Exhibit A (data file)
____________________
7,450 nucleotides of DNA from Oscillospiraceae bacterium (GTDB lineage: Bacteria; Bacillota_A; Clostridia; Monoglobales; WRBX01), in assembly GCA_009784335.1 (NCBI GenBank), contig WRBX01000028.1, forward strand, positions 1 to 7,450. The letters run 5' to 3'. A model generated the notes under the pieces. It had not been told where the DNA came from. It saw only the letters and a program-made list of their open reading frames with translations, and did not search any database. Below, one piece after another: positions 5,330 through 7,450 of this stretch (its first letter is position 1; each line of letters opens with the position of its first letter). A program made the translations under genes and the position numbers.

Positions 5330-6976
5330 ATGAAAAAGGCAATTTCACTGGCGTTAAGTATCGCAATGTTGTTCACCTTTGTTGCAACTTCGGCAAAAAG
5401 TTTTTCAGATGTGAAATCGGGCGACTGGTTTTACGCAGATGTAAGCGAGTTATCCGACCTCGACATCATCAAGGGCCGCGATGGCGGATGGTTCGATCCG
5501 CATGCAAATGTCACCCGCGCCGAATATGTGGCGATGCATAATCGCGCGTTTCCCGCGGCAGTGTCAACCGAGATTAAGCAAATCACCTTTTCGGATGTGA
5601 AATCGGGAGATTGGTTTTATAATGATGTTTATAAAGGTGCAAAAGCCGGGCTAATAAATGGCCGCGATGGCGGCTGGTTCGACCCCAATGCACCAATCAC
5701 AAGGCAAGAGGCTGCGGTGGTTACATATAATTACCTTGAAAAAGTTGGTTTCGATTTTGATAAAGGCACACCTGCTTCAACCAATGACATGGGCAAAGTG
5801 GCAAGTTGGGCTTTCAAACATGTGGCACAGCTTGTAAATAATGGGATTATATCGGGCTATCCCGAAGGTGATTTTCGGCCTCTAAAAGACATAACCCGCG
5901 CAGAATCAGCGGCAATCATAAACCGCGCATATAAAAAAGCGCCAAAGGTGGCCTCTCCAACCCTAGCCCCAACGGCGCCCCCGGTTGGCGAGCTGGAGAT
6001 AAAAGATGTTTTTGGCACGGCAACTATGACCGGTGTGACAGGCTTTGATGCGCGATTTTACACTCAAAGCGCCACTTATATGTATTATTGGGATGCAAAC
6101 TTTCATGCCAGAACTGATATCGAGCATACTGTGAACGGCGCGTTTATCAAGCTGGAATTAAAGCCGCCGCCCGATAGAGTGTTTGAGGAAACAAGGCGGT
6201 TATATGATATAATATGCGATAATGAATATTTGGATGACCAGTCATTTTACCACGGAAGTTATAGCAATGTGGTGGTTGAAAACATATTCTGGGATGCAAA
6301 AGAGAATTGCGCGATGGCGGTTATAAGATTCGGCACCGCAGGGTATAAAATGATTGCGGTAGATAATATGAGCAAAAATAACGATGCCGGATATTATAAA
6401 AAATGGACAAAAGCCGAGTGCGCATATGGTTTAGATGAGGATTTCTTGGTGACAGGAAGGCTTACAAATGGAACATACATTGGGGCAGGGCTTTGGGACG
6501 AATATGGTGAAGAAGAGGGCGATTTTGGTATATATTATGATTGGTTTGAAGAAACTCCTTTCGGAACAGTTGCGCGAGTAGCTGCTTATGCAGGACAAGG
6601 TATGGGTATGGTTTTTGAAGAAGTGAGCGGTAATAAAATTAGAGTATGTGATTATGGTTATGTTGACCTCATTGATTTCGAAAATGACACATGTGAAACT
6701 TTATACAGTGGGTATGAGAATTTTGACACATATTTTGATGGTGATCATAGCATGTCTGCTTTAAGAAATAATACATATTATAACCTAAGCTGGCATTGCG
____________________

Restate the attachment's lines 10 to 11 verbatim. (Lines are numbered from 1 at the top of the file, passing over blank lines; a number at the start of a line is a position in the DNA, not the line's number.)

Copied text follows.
6001 AAAAGATGTTTTTGGCACGGCAACTATGACCGGTGTGACAGGCTTTGATGCGCGATTTTACACTCAAAGCGCCACTTATATGTATTATTGGGATGCAAAC
6101 TTTCATGCCAGAACTGATATCGAGCATACTGTGAACGGCGCGTTTATCAAGCTGGAATTAAAGCCGCCGCCCGATAGAGTGTTTGAGGAAACAAGGCGGT